French Amazon Workers Strike!

CGT members marching against pay and pension cuts for gas and electricity workers
CGT members marching against pay and pension cuts for gas and electricity workers

FRENCH trade unions called on Amazon workers to go on strike on Monday, 22 December, less than four days to go before Christmas. Strike action could seriously impact deliveries of last minute presents. France has seen a surge in orders because of strikes in neighbouring Germany.

From Monday, workers at four warehouse sites throughout France downed their tools just days before Christmas, when Amazon is at its busiest time.

Amazon claims that this strike won’t affect their business.

Sebastien Boisonnet, a CGT delegate who called the strike, says industrial action will have a major impact on the US company’s deliveries and will damage Amazon’s reputation that one click online will send a package to your door.

Amazon strikers in Germany went on strike last week which caused the brand to send more of its orders to France to fill.

Boisonnet says that the strike is not to upset customers or to block the trucks delivering Christmas parcels, but for Amazon to pay attention to worker claims.

CGT is calling on Amazon to open negotiations on work conditions and salaries.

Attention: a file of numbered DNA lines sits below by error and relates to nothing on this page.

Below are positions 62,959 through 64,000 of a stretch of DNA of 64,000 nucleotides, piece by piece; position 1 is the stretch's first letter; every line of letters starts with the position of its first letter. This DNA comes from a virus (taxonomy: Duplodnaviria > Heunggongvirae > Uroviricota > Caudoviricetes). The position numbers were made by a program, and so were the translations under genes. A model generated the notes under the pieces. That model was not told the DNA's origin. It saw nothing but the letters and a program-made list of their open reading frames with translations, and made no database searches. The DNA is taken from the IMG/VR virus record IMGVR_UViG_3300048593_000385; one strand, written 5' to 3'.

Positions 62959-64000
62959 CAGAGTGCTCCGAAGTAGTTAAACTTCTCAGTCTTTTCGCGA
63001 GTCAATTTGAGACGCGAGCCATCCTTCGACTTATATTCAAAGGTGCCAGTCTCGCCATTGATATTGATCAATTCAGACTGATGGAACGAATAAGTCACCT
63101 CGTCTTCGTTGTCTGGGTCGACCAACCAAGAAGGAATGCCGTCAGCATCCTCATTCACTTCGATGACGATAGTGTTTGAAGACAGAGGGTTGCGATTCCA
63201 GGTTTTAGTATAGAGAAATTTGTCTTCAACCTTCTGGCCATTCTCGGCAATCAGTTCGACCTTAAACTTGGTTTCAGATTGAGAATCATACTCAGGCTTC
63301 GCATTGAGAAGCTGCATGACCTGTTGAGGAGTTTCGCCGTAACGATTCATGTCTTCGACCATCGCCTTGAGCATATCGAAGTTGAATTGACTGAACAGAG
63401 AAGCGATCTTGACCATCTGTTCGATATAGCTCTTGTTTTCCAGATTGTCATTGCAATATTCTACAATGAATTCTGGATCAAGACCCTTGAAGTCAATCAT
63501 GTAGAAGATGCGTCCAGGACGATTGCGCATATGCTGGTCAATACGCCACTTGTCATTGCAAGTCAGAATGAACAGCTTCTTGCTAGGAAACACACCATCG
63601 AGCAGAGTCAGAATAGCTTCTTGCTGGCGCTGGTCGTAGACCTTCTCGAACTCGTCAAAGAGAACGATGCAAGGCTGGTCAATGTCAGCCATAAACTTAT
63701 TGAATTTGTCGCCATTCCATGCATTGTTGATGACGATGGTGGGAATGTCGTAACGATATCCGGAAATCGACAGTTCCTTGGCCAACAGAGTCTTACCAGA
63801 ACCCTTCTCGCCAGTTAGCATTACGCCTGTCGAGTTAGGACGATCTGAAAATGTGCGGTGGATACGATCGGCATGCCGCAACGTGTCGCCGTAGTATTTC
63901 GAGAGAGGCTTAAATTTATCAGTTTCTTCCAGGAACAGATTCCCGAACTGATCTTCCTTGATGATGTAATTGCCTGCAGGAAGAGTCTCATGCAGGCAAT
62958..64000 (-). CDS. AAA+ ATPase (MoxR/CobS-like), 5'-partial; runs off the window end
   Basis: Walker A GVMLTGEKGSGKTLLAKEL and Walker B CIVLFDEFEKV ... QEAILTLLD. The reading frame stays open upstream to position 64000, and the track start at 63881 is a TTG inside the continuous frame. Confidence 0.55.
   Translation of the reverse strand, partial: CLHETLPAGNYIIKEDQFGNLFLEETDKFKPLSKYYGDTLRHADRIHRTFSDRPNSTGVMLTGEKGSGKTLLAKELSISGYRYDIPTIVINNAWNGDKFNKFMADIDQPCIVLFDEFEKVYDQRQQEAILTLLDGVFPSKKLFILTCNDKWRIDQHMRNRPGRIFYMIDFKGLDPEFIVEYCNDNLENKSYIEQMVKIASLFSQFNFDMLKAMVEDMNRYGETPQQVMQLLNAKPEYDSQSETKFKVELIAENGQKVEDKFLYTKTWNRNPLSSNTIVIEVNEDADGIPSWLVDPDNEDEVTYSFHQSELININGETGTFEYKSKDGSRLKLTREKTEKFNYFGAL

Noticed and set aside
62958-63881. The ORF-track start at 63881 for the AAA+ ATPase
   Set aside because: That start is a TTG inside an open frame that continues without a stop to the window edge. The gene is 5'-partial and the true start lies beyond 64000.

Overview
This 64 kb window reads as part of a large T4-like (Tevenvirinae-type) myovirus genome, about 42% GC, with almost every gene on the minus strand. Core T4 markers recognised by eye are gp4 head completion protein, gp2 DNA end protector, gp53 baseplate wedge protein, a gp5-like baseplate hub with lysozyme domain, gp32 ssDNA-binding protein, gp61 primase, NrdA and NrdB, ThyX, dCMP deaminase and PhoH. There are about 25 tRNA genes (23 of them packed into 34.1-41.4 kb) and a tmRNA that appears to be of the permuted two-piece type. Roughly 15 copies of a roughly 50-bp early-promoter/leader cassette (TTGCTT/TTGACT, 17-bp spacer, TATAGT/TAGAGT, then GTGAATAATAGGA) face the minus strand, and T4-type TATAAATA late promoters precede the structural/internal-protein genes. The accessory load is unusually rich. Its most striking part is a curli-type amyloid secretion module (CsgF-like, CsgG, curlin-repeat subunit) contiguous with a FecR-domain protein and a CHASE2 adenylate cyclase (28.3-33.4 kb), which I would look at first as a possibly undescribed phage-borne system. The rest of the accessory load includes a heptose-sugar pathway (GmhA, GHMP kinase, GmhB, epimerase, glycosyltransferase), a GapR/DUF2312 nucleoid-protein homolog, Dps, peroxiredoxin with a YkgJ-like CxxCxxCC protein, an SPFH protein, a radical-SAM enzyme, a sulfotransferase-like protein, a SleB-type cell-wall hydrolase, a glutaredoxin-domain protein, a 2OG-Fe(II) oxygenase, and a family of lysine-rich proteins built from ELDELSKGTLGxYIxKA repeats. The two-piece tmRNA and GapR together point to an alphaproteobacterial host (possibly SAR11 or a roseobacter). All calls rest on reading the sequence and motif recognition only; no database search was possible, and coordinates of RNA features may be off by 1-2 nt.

40% of Amazon’s staff are members of the CGT union, the first union to organise workers in the company. But there are fewer card-carrying union members in Northern France.

French MPs last Thursday unanimously voted to stop online retailers like Amazon from offering free deliveries on discounted books, in a move to protect the country’s small bookshops.

French law requires publishers to set up a standard selling price for each book published or imported.

Discounts are allowed up to five per cent to protect small shops from competition from big retailers.

Online booksellers like Amazon were previously allowed to offer free deliveries of discounted books, which will now be forbidden.

Culture Minister Aurélie Filipetti said the adoption of the law showed France was committed to protecting booksellers across the country.

The market share for online book sales has expanded from 3.2 per cent in 2003 to over 13 per cent in 2011, according to a parliamentary review.

Meanwhile in Germany, three-day strikes which began on Saturday 15 December at Amazon distribution depots have been extended to Christmas Eve in a dispute over pay and conditions.

‘The strike will enforce their collective agreements. Amazon says itself that it was the largest mail order company in the world, and at the same time is refusing to accept the mail-order collective agreement.

‘Whoever advertises itself by mail order, should also admit that it is a mail-order company,’ Ver.di chairman Frank Bsirske said in a message of greeting to the strikers.

Staff at three warehouses in Bad Hersfeld, Leipzig and Rheinberg, will extend their strike to increase pressure on the online retailer, the workers’ union Ver.di said last Friday.

Ver.di also filed a lawsuit against a decision by regional authorities to allow Amazon staff in two German cities to work on Sunday as the mail-order group stepped up efforts to deliver orders to customers before the Christmas holiday.

Strike action last week had already been extended until Saturday in four of Amazon’s nine distribution centres in Germany and until Xmas Eve at one warehouse.